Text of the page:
A GoodNews Exclusive
Every day, like clockwork, we go through the motions – feeling anxious about the latest Covid-19 case count, the heartbreaking death tolls, poorly managed vaccine administration, hundreds and thousands of people struggling to breathe, overwhelmed frontliners, and an unrelenting, virulent virus that has permeated every corner of our world.
Are you exhausted? I sure am.
But things changed a few days ago. I spoke to a woman who showed me that there was still hope despite all the darkness shrouding our perspectives.
Early last Wednesday morning, I received a link to a Facebook page – “Here’s a story, Nithiyah. A Sri Lankan activist caught Covid and was sent to a government centre for quarantine. While there, she helped source items to make things better.”
I thought perhaps she had brought in a few supplies. I was so far off. No one could have fathomed what this incredible woman had done for the Rambukkana Quarantine Centre in Sri Lanka.
Kumudini David, a voice coach, artist, and activist, had documented her 11 days at a quarantine centre, after testing positive for Covid-19.
“Day 1 at Rambukkana Quarantine Centre, Day 2…, Day 3…,” her Facebook posts, which read like diary entries, confounded me.
Kumudini had successfully raised over 1,000,000 Sri Lankan Rupees (approximately RM 21,000) in the span of 10 days. This money was used to purchase necessities, medication, study material for the children and a whole host of essential items.
But Kumudini’s fundraiser was not the only thing that caught people’s attention. It was her selflessness. This inspired woman brought the whole centre together in order to improve their living conditions.
She lifted beds on her first night there, resolved arguments amongst the different communities of women, she started dance parties to lift their spirits and above all, her kindness and empathy knew no bounds.
The Woman Behind the Story
Although Kumudini was still at the quarantine centre, we managed to arrange for an exclusive interview with GoodNews on Wednesday evening. I was beyond excited to meet this wonder woman.
As we went on with our conversation, my inspiration grew ten-fold. Remember that exhaustion I was talking about earlier? It was obliterated once I realised how fatigued Kumudini must be after all the work she has done while battling this deadly virus.
I wondered if the thought, of having to quarantine at a government centre, scared her.
“It was scary but my whole life has been about going from one crisis to another, especially since I’ve been a single mother for a long time. I’m fairly cool under fire,” Kumudini responded, with distinct bravery in her voice.
Instead of frantically worrying about the quarantine process, the activist began looking for information. It was then that she realised there wasn’t much she could find. This was the reason she started her Facebook diary – to ensure that others, in her shoes, would be able to source this information.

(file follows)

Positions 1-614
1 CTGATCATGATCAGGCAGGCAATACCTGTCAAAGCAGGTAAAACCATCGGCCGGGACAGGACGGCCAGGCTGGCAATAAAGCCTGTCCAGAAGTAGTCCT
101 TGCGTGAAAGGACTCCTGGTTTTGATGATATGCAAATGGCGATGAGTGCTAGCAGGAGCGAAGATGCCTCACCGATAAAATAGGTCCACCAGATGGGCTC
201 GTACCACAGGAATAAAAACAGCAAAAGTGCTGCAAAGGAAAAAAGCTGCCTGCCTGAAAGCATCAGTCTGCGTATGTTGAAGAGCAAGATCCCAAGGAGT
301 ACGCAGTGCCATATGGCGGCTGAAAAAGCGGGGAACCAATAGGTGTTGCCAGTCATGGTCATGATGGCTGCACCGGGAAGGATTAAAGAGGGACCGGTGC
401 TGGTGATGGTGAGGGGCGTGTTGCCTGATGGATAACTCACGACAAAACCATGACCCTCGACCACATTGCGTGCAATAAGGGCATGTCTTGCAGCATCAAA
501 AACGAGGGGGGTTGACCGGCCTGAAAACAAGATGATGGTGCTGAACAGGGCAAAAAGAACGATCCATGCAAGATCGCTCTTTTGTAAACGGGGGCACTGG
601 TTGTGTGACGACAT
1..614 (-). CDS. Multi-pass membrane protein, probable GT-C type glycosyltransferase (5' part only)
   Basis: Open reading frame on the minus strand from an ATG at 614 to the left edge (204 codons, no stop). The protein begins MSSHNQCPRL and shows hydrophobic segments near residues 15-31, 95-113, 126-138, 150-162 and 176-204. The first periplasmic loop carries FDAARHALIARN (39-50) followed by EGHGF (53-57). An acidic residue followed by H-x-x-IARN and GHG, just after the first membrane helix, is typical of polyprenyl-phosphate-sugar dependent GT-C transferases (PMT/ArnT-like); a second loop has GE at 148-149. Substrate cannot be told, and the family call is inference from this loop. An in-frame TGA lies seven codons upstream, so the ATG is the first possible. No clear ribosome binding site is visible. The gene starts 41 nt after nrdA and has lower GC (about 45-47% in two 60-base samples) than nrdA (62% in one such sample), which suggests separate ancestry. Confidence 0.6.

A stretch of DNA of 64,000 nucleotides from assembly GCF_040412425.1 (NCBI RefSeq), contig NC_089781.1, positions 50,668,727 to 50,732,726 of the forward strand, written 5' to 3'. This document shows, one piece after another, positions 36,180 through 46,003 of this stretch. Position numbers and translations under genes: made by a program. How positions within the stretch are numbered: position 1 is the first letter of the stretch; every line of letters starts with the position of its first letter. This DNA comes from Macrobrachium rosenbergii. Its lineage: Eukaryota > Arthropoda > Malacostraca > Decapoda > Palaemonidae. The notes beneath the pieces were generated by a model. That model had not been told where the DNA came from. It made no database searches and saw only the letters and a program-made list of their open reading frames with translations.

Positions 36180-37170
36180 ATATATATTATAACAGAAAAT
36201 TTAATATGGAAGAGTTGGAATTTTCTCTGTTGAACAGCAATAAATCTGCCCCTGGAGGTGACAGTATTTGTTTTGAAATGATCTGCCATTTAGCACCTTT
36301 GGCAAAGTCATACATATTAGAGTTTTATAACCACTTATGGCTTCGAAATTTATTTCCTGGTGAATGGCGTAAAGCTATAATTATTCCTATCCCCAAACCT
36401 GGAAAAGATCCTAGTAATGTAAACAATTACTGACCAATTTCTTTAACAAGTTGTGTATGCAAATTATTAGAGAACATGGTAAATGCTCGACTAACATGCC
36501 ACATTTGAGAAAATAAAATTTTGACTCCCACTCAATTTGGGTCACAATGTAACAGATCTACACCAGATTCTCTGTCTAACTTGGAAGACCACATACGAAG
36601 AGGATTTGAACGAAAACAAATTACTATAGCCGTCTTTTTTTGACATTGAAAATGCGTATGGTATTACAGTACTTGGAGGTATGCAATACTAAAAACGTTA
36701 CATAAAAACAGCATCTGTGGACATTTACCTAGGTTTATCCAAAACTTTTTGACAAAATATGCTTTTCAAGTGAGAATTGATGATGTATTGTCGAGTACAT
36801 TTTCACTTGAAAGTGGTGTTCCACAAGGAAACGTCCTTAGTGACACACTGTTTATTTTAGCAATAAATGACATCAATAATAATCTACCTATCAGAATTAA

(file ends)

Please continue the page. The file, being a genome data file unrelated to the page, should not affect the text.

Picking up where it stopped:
This worked almost immediately as the second group of women, who came in after her, were much more physically and mentally prepared.
When Kumudini arrived at the centre, it was in its early stages of being transformed into a ‘women’s only’ facility.
Since the facility was ‘new’, the administrative staff had not thought through the challenges that would arise when operating a quarantine centre for women and children.
“When I first came in, I noticed how these women were vulnerable and helpless. The tension amongst them was also high because they were worried. I’m a bleeding heart so when I saw their struggles, I couldn’t just leave them,” Kumudini determinedly said.
Beguiled by her modesty on Facebook, I commented that although she doesn’t see herself as a hero, lots of people think her actions are heroic. She brushed this aside by chuckling and reasoning that most people would have done the same. Kumudini noted that it was also the kindness of everyone who donated that made this initiative a success.
The Rambukkana Quarantine Centre
At the Rambukkana centre, there was a constant influx of patients who all have distinct needs. However, they do not always know what they might need immediately. The centre also does not have room to store these items and with all the army procedures, Kumudini’s work got extremely complicated.
Storage problems, delivery processes, the urgency in needs… Kumudini was handling all these issues by herself. But the workload never derailed her efforts.
Even within her ‘limited’ capacity, Kumudini had managed to organise multiple supplies deliveries, coming from all over Sri Lanka. Thanks to her, the centre, hospital, along with the women and children, will have supplies for months to come.
Throughout her ‘diary entries’, the voice coach also divulged the symptoms she faced in battling the virus. Body aches, headaches, loss of taste, tightness in her chest, fever – Kumudini was very much a symptomatic Covid-19 patient. And her following response only made her work that much more admirable: